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The scariest seven minutes on record

October 29, 2013

When I was a little brat, one of my sisters scared the pants off me by exposing me to the first Black Sabbath album. If the creepy green-faced woman on the album cover wasn’t enough, there was a song – I think it was “Wasp” – with a blood-curdling scream partway through.

timthumbI was petrified, too frightened from even laying my eyes on the album for years after, as if the record held some kind of dark spell.

I admit I’ve never been a fan of Sabbath – too sludgy – but I decided to listen to the song when I was in my 20s and found the thing, and my young self, a bit comical. The thought of being frightened by music seemed laughable.

I was wrong. A couple of years later I was listening to CBC’s late night music show, Brave New Waves, while lying in bed. Instead of drifting off the sleep, I was petrified by the sounds coming over the airwaves, strange Eastern sounding semitones, strangled whispers, sadistic groans, all under electronic keyboards and percussion. I hated it, but I couldn’t stop listening.

This was my introduction to the work of singer and performance artist Diamanda Galas. Again, my first reaction was revulsion, at least to the whispers and screams, but in the mix were some frighteningly beautiful, or beautifully frightening, passages. (Turns out I already had something by her in my collection, as she had collaborated with John Zorn of his first Filmworks CD.) If part of me wanted to turn the radio off that night, it lost out to the part that kept listening, though I confess I had to turn my bedside lamp on to keep from getting too freaked out. The CD that host Brent Bambury was playing was Galas’s operatic trilogy, The Masque of the Red Death (Mute Records).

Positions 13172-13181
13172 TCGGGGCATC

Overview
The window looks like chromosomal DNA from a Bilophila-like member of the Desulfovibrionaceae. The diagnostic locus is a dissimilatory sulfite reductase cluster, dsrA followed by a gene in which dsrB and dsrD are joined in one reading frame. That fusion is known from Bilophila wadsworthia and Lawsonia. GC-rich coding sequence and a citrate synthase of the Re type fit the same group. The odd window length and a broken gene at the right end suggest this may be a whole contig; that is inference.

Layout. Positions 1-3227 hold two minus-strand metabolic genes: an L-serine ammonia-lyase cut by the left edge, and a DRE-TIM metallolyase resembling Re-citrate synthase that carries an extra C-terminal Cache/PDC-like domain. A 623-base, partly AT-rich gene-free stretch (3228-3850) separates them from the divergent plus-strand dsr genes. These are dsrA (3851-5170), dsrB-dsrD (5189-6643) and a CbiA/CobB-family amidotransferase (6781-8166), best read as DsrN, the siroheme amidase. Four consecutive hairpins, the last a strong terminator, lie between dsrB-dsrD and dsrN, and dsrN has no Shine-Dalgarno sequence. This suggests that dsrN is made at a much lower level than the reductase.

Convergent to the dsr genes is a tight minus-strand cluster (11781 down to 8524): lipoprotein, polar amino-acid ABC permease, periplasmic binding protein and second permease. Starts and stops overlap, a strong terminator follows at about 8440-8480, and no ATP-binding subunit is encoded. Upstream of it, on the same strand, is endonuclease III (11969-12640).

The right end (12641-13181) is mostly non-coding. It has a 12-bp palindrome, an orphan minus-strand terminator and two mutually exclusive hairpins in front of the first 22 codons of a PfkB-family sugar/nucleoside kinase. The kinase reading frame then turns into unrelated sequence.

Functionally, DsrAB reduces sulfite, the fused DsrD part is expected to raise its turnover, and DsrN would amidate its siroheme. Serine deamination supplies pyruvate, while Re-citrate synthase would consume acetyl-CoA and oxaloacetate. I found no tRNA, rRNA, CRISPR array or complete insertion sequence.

A short time later, I ended up back at my old music warehouse job, where I made sure the collection was one of my first purchases, with other Galas disks to follow. On the surface, her work might seem like shock for shock sake, but I learned that most of it was in response to the AIDS crisis and her brother’s death.

I was able to catch Galas at the Moore Theater in Seattle when she and Led Zep’s John Paul Jones were in town to play a show. Then in 1996, I was sitting in the front row of the Knitting Factory in New York where Galas, alone onstage with four microphones, performed Schrei X in total darkness for 45 minutes.

timthumbSchreiX It was one of the most intense things I’d ever witnessed, especially the ending, a seven-minute “shriek-out” called “Hee Shock Die,” which at times sounds like someone being tortured or laughing to death. I later reviewed the CD, calling the closing section possibly the most frightening seven minutes ever recorded. I also wrote that in a bygone era, she would like have been tried as a witch. My guess is her work would make Ozzy Osbourne shit himself!

I admit I haven’t dug into my Diamanda disks too frequently in recent years, but every so often at this time of the year, when the ghouls and ghosts are about, I like to turn out the lights, throw on one of her pieces and remember what it’s like to be one scared-shitless little kid. Happy Halloween!


From → Essays

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